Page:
What Would Steve Biko Say?

August 18, 2011 § 3 Comments

I do not purport to know what he would have said today, nor do I claim to be a perfect representative of his ideas, nor a student of Biko, I am merely an admirer.

Every day when we read newspapers we see our leaders acting in ways contrary to what Steve Biko fought for. It is only proper that we ask ourselves the questions: What would he say of our leaders? What would he say of us that we allow the things that are happening, happen?

When the ANC proposed its media bill that would curtail media freedoms, I suspect he would have said, “I will continue to write what I like.”

On September 12 1977 Steve Biko died in police custody. He was only 30 years old. The good, so the saying goes, die young. It is unfortunate that we lack young people who have ideas as influential as the ones he possessed. He owned the single most dangerous mind for the oppressors, so they killed him. His mind and body may have been destroyed but his spirit stayed on. I wonder if the powers that be would have tried to kill him with the trappings of success. I don’t think he would have fallen for it.

What I know of Biko from his writings makes me believe that he would have played no part in the greed-infested politics of patronage that we are witnessing. When I asked the question “what would Steve Biko say” on Twitter, someone by the name of Zipho Mgadle, @z_ipho, cleverly used one of Biko’s most famous expressions, “Black man, you are on your own”. (Incidentally, my very second column on News24 was derived from that line, Black Man, You are on Your Own. Zipho Mgadle says Biko would say, “Poor, not politically connected black man, you are on your own.”

It is a sad truth. One wishes not to admit to oneself. If you are not politically connected, indeed, you are on your own. I believe that Biko would have been disgusted by the relentless pursuit of opulence by the elite while the masses become poorer. He would have pointed at the spiritual coldness, coupled with the gluttonous self-service of the ruling class. A class – even though they earn high government salaries – that still seeks to rob and plunder from the poor while they pay lip-service to the plight of the have-nots.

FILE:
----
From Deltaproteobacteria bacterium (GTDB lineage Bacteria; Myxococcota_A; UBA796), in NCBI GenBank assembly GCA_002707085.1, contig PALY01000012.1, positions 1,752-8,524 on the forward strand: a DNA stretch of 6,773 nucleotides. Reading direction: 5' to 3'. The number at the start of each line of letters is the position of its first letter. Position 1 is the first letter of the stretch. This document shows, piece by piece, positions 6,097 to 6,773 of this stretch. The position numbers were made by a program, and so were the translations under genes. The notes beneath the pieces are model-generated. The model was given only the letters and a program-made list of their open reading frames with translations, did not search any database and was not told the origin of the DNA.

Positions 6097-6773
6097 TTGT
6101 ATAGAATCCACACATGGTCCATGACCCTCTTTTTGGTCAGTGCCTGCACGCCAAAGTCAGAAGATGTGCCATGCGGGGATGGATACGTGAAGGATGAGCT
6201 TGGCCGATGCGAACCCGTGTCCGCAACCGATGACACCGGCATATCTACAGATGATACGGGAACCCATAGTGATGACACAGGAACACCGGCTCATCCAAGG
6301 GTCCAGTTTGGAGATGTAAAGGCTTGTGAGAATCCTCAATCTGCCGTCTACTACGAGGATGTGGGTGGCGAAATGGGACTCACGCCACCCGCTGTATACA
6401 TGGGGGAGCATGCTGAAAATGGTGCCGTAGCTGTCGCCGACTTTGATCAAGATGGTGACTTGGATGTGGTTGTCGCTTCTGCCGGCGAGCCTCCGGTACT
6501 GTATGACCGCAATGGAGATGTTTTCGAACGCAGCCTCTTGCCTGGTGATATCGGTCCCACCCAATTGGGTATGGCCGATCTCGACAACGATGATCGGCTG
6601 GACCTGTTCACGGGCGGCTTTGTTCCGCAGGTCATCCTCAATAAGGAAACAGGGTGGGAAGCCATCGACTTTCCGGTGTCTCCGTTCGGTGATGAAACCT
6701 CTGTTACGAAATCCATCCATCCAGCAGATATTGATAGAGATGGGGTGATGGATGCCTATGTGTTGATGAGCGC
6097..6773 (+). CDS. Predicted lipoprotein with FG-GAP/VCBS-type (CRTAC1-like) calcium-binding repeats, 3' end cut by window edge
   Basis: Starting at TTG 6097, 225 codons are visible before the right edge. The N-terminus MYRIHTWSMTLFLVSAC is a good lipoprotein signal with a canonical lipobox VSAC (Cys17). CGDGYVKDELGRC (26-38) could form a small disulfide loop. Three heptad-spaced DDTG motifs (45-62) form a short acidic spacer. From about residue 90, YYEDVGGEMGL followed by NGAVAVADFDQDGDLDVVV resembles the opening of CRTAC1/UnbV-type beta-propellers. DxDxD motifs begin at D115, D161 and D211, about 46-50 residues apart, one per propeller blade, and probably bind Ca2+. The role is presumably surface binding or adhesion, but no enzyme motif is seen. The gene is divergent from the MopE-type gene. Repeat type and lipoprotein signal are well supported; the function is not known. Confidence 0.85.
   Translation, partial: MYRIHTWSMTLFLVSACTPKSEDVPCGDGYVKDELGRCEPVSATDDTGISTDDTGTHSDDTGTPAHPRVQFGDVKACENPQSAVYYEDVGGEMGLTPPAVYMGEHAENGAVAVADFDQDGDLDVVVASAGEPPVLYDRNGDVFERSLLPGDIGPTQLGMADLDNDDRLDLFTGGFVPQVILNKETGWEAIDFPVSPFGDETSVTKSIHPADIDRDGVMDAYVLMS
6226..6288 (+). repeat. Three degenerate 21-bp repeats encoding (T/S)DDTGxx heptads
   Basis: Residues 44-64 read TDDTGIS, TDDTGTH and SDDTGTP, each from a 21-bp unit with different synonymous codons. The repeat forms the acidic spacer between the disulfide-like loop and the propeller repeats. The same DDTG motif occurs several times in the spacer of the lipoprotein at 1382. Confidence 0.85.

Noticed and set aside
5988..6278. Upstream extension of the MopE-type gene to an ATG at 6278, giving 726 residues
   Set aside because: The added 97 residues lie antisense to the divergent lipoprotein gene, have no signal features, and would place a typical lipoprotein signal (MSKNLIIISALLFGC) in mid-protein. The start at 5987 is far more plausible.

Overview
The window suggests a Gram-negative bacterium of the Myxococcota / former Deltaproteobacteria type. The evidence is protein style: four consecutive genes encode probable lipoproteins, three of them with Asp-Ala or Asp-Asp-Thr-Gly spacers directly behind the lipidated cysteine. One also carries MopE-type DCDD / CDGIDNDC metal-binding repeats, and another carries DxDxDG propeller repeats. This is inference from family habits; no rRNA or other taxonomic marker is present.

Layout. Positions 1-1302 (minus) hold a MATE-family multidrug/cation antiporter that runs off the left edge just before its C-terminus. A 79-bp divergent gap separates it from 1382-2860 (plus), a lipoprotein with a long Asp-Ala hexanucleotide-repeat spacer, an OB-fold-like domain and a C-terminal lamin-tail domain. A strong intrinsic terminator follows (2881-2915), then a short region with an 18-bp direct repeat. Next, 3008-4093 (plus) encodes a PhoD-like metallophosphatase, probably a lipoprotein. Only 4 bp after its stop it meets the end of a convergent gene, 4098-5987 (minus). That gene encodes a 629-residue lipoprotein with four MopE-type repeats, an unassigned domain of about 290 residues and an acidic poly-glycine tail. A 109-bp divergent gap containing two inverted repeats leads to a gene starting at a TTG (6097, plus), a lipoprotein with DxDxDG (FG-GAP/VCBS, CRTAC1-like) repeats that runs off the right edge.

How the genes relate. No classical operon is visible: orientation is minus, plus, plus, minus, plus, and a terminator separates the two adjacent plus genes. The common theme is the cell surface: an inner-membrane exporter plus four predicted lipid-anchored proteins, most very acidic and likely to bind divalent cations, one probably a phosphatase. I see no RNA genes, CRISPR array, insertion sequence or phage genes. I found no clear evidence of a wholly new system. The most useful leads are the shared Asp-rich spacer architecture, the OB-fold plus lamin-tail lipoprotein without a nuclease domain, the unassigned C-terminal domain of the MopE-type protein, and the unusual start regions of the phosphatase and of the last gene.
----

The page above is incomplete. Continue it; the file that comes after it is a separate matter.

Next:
He would have spoken of the moral cowardice of South Africans, particularly the black middle class that has become too afraid to speak out because it fears losing its daily bread. You fear losing your bread, he would say, we feared for our lives, not mere bread.

One of the paragraphs I like to quote often is from philanthropist billionaire George Soros who wrote the following: “Unsure of what they stand for, people increasingly rely on money as the criterion of value. What is more expensive is considered better. The value of a work of art can be judged by the price it fetches. People deserve respect and admirations because they are rich. What used to be a medium of exchange has usurped the place of fundamental values, reversing the relationship postulated by economic theory. What used to be professions have turned into businesses. The cult of success has replaced a belief in principles. Society has lost its anchor.”

He would have spoken out against what George Soros said about “the cult of success which has replaced a belief in principles”. He would have spoken against those who have made material success a principle. In I Write What I like, Biko says, “One of the most fundamental aspects of our culture is the importance we attach to Man. Ours has always been a Man-centred society.” Yet liberation has caused us to turn into a material-possession-centred society. What car do I drive, where do I eat, where do I go on holiday? He would not have spoken against wealth, just against the fact that some have let it define them.

He would have spoken out against the “I can only talk to you if you can do something for me” attitude because our society is based on a “what can I do for you” philosophy. “This attitude to see people not as themselves but as agents for some particular function either to one’s disadvantage or advantage is foreign to us. We believe in the inherent goodness of man.”

He would have spoken against those who attain obscene amounts of wealth in a short space of time simply because of their political connections, not because of any brilliant skills they wield. Biko said, “We are prepared to have a much slower progress in an effort to make sure that all of us are marching to the same tune.” Yet today millions are left behind while the few gallop ahead.

He would have spoken out against the fact that some of the powerful think that they ought to be respected simply because they are powerful, not because they have earned our respect.

He would have spoken against the arrogance of power. He would have spoken out against the idea that if we don’t agree then we must be mortal enemies.

Above all, Steve Biko would have written whatever the hell he wanted to write.

*originally appeared on News24.com 2010-09-14 08:25

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